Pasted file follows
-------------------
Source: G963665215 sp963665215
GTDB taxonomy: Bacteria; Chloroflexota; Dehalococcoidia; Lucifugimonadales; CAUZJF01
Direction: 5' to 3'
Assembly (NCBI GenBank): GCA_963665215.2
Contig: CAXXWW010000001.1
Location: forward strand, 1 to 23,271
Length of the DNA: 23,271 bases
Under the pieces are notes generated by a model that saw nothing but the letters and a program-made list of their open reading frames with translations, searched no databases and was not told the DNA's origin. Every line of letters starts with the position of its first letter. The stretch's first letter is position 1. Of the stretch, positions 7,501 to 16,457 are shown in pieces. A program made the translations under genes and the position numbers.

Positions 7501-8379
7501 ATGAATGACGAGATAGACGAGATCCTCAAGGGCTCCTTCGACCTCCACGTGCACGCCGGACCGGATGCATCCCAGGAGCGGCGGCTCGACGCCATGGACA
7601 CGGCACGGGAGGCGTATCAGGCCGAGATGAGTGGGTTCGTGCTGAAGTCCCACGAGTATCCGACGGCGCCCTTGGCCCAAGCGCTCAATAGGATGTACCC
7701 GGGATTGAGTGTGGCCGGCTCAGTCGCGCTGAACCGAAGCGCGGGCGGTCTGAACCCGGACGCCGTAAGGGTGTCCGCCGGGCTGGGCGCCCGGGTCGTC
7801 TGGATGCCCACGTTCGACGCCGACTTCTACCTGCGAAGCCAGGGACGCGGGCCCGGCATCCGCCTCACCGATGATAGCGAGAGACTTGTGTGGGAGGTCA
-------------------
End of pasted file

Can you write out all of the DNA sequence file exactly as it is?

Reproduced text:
Source: G963665215 sp963665215
GTDB taxonomy: Bacteria; Chloroflexota; Dehalococcoidia; Lucifugimonadales; CAUZJF01
Direction: 5' to 3'
Assembly (NCBI GenBank): GCA_963665215.2
Contig: CAXXWW010000001.1
Location: forward strand, 1 to 23,271
Length of the DNA: 23,271 bases
Under the pieces are notes generated by a model that saw nothing but the letters and a program-made list of their open reading frames with translations, searched no databases and was not told the DNA's origin. Every line of letters starts with the position of its first letter. The stretch's first letter is position 1. Of the stretch, positions 7,501 to 16,457 are shown in pieces. A program made the translations under genes and the position numbers.

Positions 7501-8379
7501 ATGAATGACGAGATAGACGAGATCCTCAAGGGCTCCTTCGACCTCCACGTGCACGCCGGACCGGATGCATCCCAGGAGCGGCGGCTCGACGCCATGGACA
7601 CGGCACGGGAGGCGTATCAGGCCGAGATGAGTGGGTTCGTGCTGAAGTCCCACGAGTATCCGACGGCGCCCTTGGCCCAAGCGCTCAATAGGATGTACCC
7701 GGGATTGAGTGTGGCCGGCTCAGTCGCGCTGAACCGAAGCGCGGGCGGTCTGAACCCGGACGCCGTAAGGGTGTCCGCCGGGCTGGGCGCCCGGGTCGTC
7801 TGGATGCCCACGTTCGACGCCGACTTCTACCTGCGAAGCCAGGGACGCGGGCCCGGCATCCGCCTCACCGATGATAGCGAGAGACTTGTGTGGGAGGTCA